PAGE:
A co-morbid condition like depression could make AS extremely challenging indeed. I have OCD with my AS, but I have just come to try and be humored with it. But depression---I have had a couple times where I was really depressed. But having it as an on-going condition, that's different. The advice I always think of is to try and find your interests and begin working with them.

I wish I could help you Delirium. But depression, I just don't have answers. One of the two episodes of depression I had to deal with was with a job change. I agreed to change jobs and then changed my mind, but it was too late. I got real depressed and wanted to sleep...sleep...sleep. I even looked at my age and determined how many more years I would have to be miserable if I lived the average life expectancy. One day, I forced myself off of the couch and went upstairs to bed with my computer and forced myself to play Solitaire. After an hour or so, I felt a little better. I kept this up for a few days, and finally, I got back on my feet...and lived. My new job worked out and I am happy with it.

I wish you the best in trying to find happiness Delirium. We all deserve happiness. And try to remember that things can always be worse.


I'm over my depression. But honestly, while I realize that things could be worse, it's hard for me to make friends. I know I might be seen as a sellout for wanting to participate in the treatment I mentioned earlier, but I don't want to spend my entire life in my room.


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glider18
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20 Sep 2010, 7:54 pm

Delirium---I never had many friends. I had one best friend in school, but when there were others around, that was too much. Today, I don't have any friends, but I have always been more interested in my interests anyway. So that could make a difference. I am happy with interests. But for you, if you want friends then I understand where you are coming from.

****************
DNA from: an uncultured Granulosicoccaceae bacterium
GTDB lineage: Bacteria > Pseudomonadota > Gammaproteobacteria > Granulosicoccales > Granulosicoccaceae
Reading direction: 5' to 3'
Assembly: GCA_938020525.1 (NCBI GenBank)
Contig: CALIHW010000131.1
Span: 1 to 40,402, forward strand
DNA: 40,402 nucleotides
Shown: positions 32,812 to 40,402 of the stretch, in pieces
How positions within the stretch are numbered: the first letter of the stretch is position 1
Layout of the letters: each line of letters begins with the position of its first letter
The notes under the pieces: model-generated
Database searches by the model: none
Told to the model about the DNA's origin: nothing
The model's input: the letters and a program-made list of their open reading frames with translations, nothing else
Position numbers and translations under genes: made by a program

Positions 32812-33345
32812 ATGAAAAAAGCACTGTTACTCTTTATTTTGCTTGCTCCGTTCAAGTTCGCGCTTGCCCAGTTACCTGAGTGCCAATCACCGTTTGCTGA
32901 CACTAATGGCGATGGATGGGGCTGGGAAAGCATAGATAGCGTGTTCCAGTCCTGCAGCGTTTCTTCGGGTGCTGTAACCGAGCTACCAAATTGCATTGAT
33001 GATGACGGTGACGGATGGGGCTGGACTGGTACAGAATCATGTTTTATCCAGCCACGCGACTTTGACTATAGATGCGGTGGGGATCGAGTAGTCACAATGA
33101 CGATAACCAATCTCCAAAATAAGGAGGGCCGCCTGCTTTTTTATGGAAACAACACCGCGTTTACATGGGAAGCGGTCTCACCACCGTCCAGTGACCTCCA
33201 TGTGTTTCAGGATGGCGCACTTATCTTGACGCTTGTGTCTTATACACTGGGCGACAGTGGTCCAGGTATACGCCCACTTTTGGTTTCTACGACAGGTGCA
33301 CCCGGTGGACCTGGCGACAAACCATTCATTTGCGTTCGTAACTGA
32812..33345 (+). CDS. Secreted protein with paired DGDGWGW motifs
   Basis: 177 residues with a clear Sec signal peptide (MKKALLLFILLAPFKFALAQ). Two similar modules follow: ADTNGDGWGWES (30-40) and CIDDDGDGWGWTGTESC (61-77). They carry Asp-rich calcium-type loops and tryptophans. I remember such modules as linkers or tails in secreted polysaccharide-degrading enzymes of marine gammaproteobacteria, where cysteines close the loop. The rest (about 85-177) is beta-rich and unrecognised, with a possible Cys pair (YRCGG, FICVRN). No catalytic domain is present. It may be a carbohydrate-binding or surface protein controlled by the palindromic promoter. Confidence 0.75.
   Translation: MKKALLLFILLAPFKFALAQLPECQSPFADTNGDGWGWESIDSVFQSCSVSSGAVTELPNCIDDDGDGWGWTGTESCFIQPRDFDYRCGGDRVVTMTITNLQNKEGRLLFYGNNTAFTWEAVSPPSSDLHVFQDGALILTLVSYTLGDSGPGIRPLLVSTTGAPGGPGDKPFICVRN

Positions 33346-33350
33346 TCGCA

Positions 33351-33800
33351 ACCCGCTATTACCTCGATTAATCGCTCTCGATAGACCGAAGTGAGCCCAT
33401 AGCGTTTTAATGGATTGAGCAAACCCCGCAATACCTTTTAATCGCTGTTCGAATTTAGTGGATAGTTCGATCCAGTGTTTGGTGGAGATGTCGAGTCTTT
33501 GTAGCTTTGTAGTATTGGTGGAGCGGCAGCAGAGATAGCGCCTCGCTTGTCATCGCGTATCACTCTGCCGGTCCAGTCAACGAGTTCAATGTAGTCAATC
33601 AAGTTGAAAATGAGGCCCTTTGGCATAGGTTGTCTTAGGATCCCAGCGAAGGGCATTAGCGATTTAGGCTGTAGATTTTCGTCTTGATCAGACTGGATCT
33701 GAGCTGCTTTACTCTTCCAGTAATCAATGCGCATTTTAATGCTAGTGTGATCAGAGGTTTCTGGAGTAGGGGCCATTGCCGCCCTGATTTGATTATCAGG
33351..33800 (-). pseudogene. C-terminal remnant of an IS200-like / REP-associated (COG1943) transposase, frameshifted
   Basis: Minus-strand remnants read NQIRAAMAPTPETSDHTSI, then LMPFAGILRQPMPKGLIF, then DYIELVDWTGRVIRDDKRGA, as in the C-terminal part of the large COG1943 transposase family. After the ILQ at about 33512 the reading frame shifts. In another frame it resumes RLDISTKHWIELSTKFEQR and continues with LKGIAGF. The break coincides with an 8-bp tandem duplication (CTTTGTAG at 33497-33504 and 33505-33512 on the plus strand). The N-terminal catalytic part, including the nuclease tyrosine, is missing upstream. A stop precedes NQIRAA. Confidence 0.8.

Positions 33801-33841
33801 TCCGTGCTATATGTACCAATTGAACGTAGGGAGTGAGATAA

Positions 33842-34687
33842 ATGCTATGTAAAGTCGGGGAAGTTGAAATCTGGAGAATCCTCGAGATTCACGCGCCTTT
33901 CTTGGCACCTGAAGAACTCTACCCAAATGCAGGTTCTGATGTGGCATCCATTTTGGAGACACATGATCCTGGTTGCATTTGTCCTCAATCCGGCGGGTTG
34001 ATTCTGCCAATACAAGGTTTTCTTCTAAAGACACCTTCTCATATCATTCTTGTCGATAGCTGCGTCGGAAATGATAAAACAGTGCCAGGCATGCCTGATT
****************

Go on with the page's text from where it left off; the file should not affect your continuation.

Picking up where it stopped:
As for treatments, everyone would have to decide that for themself. I have come to understand that although I would not take such a treatment, it would be to the advantage of certain people to take it. Everyone has the right to be happy.

I also feel like as with anyone, there are introverts and extraverts. I am an introvert (made that way possible because of my social awkwardness). But I have been that ever since I can remember, and it is what I like. I always felt so much better closed up in the world that was my room.

Thank you for discussing this with me. And even though I am getting ready to go to bed now, if you want to post anything else, I will see it tomorrow and reply.


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21 Sep 2010, 1:03 am

glider18 wrote:
You have read it wrong indeed, I'm not telling people to not ride in cars. I drive and ride in cars all the time. The moral of the story is to be satisfied with the way things are because things can be a lot worse. I am being very positive about being satisfied with being autistic.

I get that but what I'm not following is how a.) the curing of autism leads to a car accident and b.) this accident causes the parents to regret said cure. In order for a cautionary tale to function the negative result needs to be a direct consequence of the act you are cautioning against. One thing leads to another, actions have consequences. If you were, for example, to write a story promoting safe sex practices, it wouldn't make much sense to have the promiscuous main character who never uses condoms contract HIV from a blood transfusion. That character would have no reason to feel regret for his irresponsible actions because they had nothing to do with his current state. Same goes for b.) there is no reason to believe that the parents would make this sort of connection between two, actually, unrelated events. Do you see what I'm saying?